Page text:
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Hydrogen-powered planes: pie in the sky?

By March 14, 2021January 4th, 2022No Comments

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Hydrogen-powered planes: pie in the sky?

Mar 14, 2021 • Financial Times

Airbus plans fly against the many challenges in how to reduce aviation’s role in global warming by 2050

Hydrogen is back on the aerospace agenda, spurred by the need to resolve one of commercial aviation’s most urgent challenges: how to radically reduce its role in global warming by 2050, when many countries are committed to net neutrality on carbon emissions under the Paris accord.

“Hydrogen is one of the technologies to take us there,” said Grazia Vittadini chief technology officer at Airbus, which is planning to have a zero-emission, hydrogen-powered aircraft ready for service by 2035. The project is a flagship of the EU’s multibillion-euro COVID-19 stimulus package, aimed at greening the bloc’s economy.

Yet not everyone shares Airbus’s confidence. Boeing takes a more cautious view. “Our belief is that it will take a while for all the technology and elements of hydrogen propulsion to be worked out before we can get to . . . commercial use,” said Sean Newsum, director of environmental strategy at Boeing Commercial. “Our belief is that sustainable aviation fuels are a higher near-term priority.”

Aviation remains one of the hardest sectors to decarbonise. Nothing propels a commercial aircraft as efficiently and economically as fossil fuel.

Before the pandemic grounded the world’s passenger fleet, aviation accounted for about 2.4% of global emissions. Including non-carbon effects such as nitrogen oxide and contrails — icy vapour trails left in an aircraft’s wake — aviation’s environmental impact rises to about 3.5 per cent, according to Manchester Metropolitan University’s Centre for Aviation, Transport and the Environment.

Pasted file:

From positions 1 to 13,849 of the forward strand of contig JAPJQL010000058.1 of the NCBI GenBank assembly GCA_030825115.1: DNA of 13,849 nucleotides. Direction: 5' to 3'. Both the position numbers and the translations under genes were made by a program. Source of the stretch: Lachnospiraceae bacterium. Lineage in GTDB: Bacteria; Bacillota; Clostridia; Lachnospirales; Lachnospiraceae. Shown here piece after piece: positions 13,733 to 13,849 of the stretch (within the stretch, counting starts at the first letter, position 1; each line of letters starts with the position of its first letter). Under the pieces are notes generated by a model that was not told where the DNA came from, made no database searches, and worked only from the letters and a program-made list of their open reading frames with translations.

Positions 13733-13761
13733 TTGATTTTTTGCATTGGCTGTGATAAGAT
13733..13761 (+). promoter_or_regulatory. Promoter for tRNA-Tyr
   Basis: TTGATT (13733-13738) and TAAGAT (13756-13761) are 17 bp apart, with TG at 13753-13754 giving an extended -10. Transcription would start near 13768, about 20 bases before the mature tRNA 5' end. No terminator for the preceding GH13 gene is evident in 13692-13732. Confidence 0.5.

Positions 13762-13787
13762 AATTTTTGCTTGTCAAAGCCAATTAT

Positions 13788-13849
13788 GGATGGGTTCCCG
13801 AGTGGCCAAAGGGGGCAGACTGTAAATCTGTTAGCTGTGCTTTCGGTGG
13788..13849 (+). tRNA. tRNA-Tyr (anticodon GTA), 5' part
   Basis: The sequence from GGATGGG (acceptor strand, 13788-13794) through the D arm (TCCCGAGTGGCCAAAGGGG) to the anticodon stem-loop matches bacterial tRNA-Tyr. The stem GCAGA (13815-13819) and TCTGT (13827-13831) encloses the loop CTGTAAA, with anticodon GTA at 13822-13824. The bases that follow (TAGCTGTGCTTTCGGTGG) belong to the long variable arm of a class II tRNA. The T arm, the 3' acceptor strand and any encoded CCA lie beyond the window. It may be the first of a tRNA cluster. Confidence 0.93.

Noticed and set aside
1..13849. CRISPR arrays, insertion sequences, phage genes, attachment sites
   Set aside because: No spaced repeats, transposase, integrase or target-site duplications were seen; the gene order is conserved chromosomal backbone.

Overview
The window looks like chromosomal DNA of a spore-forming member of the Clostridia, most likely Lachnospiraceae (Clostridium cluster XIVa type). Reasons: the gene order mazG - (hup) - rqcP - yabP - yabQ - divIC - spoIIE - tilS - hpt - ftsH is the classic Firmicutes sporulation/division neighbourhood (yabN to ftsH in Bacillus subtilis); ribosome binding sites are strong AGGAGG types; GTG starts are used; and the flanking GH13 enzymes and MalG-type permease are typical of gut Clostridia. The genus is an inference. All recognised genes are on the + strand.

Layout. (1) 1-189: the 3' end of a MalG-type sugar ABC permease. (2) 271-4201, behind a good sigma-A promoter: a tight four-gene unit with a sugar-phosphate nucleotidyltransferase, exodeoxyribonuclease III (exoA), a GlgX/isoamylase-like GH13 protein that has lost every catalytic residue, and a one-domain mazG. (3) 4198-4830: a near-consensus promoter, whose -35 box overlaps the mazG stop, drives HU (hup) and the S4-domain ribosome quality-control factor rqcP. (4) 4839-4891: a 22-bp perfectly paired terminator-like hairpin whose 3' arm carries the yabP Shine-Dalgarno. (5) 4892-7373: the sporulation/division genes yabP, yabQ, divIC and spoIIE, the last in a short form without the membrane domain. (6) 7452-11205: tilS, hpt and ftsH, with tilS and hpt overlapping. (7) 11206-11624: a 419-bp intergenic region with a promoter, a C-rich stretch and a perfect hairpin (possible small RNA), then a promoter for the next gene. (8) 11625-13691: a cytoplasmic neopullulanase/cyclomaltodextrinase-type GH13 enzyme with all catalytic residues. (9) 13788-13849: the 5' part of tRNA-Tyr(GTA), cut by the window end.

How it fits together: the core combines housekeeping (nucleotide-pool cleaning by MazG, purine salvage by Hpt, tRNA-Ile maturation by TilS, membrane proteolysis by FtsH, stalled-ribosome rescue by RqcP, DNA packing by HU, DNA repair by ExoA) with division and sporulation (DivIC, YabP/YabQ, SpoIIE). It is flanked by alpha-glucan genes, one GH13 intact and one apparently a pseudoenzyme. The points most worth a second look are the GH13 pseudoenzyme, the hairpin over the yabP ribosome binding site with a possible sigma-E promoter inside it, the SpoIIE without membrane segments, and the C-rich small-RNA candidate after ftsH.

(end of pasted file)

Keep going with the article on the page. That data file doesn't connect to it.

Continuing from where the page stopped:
As other sectors move more quickly to cut their carbon impact, aviation’s share will increase. According to the May 2020 Hydrogen-Powered Aviation report although CO2 emissions per passenger flight have fallen 54% since 1990 thanks to better engines and improved operations, the total volume has jumped 34% over the past five years because of rising air traffic.

Even the keenest advocates admit hydrogen technology will initially be limited to smaller, shorter-range aircraft. The result is that hydrogen — much like electric batteries — is not likely to serve the dirtiest segment of aviation in any substantial way before 2050, and not without a radical redesign of aircraft. Flights of more than 1,500km account for roughly 80 per cent of the sector’s carbon emissions, according to the industry’s Air Transport Action Group.

“Somewhere there is likely to be a role for hydrogen and we will be ready,” said Michael Winter, senior fellow for advanced technology at US aero-engine group Pratt & Whitney. “But hydrogen will be really hard. Not insurmountable, but really hard.”

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